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Basics of Vectors -- Parallel versus Co-Planar

  1. Jun 9, 2017 #1
    1. The problem statement, all variables and given/known data
    Ex. 2. Express each of the following by an equation:
    (a) Two vectors A and B are parallel.
    (b) Three vectors A, B and C are co-planar.

    2. Relevant equations
    C = A + B

    3. The attempt at a solution

    I understand (a) the answer being B = (alpha)*A because that is a scalar transformation, but for part (b) the answer in the end of the book is C = (alpha)*A + (beta)*B where (alpha) and (beta) are both scalar quantities. Wouldn't it still be correct to say that C = A + B without the scalar transformation. I just don't understand why the book chose to use this answer. Thank you for any help.
     
  2. jcsd
  3. Jun 9, 2017 #2

    robphy

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    Let ##\vec A## be the unit vector ##\hat x##.
    Let ##\vec B## be the unit vector ##\hat y##.
    Consider any vector ##\vec C## in the xy-plane. Is ##\vec C=\vec A+\vec B##?
     
  4. Jun 9, 2017 #3

    scottdave

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    While C = A + B does describe 3 vectors which will be coplanar, there are many other A B C combinations, where they do not form a triangle.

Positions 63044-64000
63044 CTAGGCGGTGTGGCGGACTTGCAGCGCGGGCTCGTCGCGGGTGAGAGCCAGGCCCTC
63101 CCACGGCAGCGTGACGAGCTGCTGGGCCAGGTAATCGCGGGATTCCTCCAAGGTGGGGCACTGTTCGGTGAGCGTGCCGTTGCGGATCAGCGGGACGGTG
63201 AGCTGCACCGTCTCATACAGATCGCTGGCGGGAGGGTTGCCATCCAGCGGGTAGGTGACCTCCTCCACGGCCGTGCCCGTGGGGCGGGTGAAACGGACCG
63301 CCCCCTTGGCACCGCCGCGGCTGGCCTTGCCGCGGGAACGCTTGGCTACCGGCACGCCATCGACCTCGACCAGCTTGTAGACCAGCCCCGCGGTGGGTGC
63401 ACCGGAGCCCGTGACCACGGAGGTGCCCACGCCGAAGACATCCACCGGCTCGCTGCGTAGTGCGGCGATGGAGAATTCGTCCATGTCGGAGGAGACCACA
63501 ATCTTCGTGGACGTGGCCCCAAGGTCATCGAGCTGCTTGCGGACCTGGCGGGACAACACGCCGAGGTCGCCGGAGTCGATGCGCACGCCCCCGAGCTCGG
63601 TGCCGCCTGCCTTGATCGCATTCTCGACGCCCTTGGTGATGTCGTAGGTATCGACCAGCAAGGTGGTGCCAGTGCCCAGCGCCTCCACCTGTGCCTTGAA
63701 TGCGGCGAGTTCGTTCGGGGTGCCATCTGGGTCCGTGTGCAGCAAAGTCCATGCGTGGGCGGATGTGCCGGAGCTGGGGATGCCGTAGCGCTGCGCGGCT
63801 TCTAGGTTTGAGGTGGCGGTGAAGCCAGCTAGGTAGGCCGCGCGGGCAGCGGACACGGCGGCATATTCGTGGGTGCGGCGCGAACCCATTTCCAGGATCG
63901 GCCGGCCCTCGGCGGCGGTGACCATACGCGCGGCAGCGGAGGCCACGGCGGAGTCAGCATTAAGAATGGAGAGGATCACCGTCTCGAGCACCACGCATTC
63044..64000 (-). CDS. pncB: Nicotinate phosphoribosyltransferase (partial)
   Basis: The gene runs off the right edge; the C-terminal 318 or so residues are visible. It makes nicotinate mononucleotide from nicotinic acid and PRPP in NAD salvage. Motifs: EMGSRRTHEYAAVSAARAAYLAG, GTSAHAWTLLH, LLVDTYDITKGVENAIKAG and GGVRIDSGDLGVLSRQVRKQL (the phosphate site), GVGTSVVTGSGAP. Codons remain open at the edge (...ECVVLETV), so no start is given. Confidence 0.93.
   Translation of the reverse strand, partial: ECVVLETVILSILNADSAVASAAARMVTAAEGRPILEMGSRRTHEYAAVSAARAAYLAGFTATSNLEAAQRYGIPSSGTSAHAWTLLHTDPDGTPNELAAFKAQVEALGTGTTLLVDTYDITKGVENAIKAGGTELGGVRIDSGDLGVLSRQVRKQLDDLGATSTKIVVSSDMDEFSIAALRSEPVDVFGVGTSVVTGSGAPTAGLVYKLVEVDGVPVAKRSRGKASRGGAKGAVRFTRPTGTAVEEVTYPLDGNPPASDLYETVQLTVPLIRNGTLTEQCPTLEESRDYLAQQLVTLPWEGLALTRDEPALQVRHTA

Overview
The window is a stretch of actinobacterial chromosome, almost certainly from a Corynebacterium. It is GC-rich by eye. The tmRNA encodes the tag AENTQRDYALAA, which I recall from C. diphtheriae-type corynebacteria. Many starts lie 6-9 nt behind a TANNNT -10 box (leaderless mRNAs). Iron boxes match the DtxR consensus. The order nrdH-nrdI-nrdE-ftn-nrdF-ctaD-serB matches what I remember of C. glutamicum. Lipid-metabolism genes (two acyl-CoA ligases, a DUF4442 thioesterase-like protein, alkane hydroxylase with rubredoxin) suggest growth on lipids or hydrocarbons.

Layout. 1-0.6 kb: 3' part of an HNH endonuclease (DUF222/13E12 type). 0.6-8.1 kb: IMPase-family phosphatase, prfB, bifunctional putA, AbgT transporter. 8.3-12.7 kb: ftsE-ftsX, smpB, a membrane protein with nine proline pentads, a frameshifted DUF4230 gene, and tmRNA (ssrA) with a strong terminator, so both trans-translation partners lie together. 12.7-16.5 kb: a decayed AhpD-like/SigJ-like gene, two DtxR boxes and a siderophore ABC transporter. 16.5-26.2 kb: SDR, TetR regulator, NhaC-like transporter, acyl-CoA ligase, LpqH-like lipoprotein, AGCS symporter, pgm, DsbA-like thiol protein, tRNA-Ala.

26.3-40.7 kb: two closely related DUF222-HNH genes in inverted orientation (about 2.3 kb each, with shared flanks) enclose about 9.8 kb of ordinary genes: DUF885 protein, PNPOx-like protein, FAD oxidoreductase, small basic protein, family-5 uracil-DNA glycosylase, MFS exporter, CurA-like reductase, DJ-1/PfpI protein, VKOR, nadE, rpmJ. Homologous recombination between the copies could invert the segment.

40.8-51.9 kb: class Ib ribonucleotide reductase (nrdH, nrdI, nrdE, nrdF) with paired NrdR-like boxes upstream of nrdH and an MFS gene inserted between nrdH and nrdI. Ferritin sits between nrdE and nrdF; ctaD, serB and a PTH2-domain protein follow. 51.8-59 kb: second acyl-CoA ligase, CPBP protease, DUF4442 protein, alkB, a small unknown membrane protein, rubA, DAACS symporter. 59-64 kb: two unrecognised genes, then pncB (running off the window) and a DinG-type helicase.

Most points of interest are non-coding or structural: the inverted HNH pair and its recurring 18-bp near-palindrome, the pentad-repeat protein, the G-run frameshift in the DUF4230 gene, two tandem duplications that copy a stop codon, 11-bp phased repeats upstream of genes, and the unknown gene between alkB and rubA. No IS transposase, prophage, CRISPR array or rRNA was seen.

For example, let C = A + B then what can we say about the vector D = A + C? This vector also lies in the same plane, but can you get B from adding these (and not use scalar multipliers)?
    We know that C = A + B, substitute that in, and get D = A + (A + B) = 2A + B. This is why you need the scalar multipliers. Take any two non-parallel vectors in a plane, and you can add scalar multiples of them to produce a new 'triangle' which lies in the plane and the 3rd leg lies in the same plane. I hope this helps.
    Take the special case of vectors i and j, which happen to be length 1 and orthogonal. You can scale each of those and add to get any vector in the i-j plane. But your two vectors, used to build other vectors, do not have to be orthogonal for it to work (but they cannot be parallel).
     
  5. Jun 10, 2017 #4

    haruspex

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    Amusingly, that is not the answer either. If A and B are parallel then the three are necessarily coplanar, but you would only be able to write C as a linear combination of A and B if all three are parallel.

    A correct answer is that there exist three scalars, a, b and c, not all zero, such that ##a\vec A+b\vec B+ c\vec C=0##.

    Technically, there is the same problem with a). A better answer is, likewise, that there exist two scalars, not both zero....
     
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